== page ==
Time To Focus On Exports
The political logjam in the country will only serve to erode the significance of the ‘Make in India’ pitch, and the investors will be disillusioned
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Readers of the New York Times online often come across ads marketing the ‘Make in India’ campaign spearheaded by Prime Minister Narendra Modi. It highlights opportunities in low-cost manufacturing in India’s textile sector. Underpinning this promotional message are concerns that the nation once considered the king of cotton exporters has now fallen to eighth in world rankings.
Those fears will now deepen with the impending conclusion of the Trans-Pacific Partnership (TPP), of which India is not a signatory. As one of the world’s biggest markets, India has the potential to become a key player but it has first to undertake significant reforms. For that to happen, it has to get its political house in order — replacing preoccupation with scoring political points with agreement over sorely-needed economic reforms.
It has been some years now since India lost its supremacy in cotton textiles to China and other emerging economics. But the emergence of TPP means that India stands to fall further behind, losing market share to newcomers like Vietnam, a member of TPP. Under the terms of the trade deal, yarn and other fabrics used in final products must be sourced from member states in order to enjoy duty-free status. This means that Asian manufacturers may have to drop Indian yarn and fabrics suppliers in order to retain duty-free access to the US. At the same time, India’s own textile exports to the US may suffer from Vietnamese competition, which will enjoy duty-free access to the US, while Indian exporters will have to pay duty ranging from 14-32 per cent.
The challenges confronting the textile sector are of course only a small part of the larger export challenge. Since the launch of the Doha trade round, India has devoted much energy to block attempts by developed countries to liberalise trade in the services sector. With the failure of the Doha round, the world has moved on, focusing on bilateral and regional free trade agreements. With its protectionist demands, India’s negotiations for FTAs with the EU and the US — as well as its Regional Comprehensive Economic Partnership (RCEP) with Asean — have remained stuck. And given that TPP member countries must comply with stringent norms relating to land, labour and environmental laws, India cannot realistically be expected to undertake the reforms necessary to become a party to that agreement.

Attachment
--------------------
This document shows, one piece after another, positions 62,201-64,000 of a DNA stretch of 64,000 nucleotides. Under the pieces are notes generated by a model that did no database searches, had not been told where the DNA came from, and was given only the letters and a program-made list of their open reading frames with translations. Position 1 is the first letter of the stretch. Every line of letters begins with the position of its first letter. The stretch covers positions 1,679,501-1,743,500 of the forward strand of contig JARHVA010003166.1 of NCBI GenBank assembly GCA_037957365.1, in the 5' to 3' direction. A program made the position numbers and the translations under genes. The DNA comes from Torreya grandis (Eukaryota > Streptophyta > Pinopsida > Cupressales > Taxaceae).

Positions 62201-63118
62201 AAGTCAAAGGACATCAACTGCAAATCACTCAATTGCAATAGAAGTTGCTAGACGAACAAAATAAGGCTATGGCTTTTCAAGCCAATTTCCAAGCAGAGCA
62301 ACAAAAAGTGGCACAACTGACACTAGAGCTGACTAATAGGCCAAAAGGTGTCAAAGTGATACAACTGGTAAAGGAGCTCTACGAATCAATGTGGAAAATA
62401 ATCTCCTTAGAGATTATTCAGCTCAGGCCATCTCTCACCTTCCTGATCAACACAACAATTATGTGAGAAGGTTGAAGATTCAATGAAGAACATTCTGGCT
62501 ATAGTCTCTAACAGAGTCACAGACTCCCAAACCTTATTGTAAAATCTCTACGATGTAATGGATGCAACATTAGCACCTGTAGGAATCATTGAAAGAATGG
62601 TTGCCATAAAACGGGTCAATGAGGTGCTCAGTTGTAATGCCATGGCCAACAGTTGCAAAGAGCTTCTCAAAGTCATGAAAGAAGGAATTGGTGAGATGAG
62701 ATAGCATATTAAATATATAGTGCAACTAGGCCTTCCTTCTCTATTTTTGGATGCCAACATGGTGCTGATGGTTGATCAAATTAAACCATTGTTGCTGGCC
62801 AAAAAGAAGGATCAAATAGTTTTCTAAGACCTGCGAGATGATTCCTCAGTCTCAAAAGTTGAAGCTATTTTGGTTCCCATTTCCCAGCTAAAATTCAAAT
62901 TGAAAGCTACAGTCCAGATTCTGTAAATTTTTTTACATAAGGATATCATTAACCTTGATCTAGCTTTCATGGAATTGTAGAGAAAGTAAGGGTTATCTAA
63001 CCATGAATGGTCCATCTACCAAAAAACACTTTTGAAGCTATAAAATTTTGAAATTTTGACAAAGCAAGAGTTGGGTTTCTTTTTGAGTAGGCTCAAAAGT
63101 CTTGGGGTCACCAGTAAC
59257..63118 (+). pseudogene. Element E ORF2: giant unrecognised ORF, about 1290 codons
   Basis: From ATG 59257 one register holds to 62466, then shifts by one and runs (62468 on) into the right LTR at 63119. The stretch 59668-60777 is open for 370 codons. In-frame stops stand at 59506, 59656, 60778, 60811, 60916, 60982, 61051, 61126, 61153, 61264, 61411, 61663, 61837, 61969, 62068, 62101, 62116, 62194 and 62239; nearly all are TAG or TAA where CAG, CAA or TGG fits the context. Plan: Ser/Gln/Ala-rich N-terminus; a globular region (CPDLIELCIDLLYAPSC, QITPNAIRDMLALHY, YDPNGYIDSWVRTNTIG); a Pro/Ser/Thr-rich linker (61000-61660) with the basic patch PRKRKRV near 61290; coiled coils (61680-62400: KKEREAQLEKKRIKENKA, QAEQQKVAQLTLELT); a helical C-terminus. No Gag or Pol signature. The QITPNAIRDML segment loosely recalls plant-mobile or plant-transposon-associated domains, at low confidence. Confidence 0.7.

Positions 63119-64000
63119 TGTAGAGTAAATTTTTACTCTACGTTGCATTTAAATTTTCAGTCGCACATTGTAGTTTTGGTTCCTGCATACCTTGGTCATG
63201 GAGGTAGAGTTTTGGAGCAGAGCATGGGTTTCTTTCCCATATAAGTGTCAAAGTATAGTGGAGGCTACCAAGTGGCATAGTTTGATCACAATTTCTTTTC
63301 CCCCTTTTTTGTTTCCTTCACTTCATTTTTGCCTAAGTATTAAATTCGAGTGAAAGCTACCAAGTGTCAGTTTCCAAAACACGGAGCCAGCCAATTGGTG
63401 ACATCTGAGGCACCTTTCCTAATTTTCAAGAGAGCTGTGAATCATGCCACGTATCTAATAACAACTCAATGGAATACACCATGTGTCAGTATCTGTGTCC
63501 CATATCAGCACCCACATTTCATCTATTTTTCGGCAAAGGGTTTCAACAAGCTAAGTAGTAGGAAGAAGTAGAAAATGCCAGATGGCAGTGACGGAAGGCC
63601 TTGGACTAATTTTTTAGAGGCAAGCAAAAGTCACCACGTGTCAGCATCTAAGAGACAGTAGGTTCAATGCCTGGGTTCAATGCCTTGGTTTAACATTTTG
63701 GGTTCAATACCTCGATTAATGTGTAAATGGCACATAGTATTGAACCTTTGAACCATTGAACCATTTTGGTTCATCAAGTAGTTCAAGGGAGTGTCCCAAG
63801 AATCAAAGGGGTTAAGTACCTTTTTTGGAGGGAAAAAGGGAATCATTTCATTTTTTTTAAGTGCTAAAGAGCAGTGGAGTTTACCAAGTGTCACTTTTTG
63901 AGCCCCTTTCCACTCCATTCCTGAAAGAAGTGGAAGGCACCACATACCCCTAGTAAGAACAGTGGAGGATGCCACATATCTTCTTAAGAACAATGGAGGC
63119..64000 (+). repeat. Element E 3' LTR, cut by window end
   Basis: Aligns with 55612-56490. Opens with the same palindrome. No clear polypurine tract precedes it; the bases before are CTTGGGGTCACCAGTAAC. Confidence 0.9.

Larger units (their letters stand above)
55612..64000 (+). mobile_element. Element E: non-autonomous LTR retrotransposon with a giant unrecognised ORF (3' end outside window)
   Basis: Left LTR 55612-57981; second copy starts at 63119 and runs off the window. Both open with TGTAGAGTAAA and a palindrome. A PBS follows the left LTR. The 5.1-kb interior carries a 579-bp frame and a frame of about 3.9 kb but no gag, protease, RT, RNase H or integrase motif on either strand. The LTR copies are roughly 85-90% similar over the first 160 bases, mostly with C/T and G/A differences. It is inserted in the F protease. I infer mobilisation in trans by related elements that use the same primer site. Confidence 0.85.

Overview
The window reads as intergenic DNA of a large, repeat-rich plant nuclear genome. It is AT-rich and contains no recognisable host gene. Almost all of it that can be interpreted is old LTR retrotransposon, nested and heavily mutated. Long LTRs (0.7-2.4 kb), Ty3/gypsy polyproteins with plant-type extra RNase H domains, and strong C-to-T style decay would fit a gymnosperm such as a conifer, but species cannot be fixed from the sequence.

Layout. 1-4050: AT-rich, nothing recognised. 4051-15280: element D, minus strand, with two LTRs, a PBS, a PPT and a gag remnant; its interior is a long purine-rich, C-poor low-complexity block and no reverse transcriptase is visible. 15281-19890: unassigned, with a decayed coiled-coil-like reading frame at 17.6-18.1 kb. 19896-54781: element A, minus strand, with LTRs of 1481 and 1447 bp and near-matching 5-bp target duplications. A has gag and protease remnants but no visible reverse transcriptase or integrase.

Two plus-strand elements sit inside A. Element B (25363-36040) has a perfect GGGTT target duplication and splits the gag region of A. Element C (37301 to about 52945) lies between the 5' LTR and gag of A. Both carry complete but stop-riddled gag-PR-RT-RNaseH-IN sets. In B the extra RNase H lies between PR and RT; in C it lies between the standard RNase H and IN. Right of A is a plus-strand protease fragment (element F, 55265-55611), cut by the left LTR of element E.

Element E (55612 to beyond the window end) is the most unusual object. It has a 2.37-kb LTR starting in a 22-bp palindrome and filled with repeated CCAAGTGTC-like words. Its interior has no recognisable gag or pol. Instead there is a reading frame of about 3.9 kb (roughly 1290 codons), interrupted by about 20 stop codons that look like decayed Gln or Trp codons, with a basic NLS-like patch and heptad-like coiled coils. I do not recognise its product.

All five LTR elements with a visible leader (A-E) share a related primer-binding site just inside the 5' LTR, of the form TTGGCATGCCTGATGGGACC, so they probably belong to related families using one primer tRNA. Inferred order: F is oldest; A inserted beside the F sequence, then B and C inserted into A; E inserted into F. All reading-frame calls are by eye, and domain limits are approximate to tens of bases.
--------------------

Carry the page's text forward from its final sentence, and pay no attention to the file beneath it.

The first order of business for India before even considering joining the TPP would be to join APEC and complete its bilateral investment treaty with the US. For India to achieve these vitally important objectives, it has to first take steps towards reforming land and labour laws for which political parties must reach a compromise. As long as the BJP and its allies remain locked in zero-sum political combat with the opposition parties, all of their optimistic slogans about ‘Make in India’ will remain hollow rhetoric.
Despite Modi’s promises to focus on development, his party and its supporters seem more interested in enforcing religious purity and establishing Hindu majoritarian domination. Growing tensions over cow slaughter and beef consumption could make political compromise even more difficult. With Indian exports shrinking, with infrastructure and administrative reform moving far too slowly, India’s growth will remain sluggish while the number of unemployed in a youthful country keeps growing.
Modi has energised overseas Indians with his rousing call to make this an Indo-Pacific Century. The arrival of TPP has highlighted the fact that India’s failure to reach a consensus on economic reforms will see the prosperous Pacific nations increasingly drift away from India.
(This story was published in BW | Businessworld Issue Dated 30-11-2015)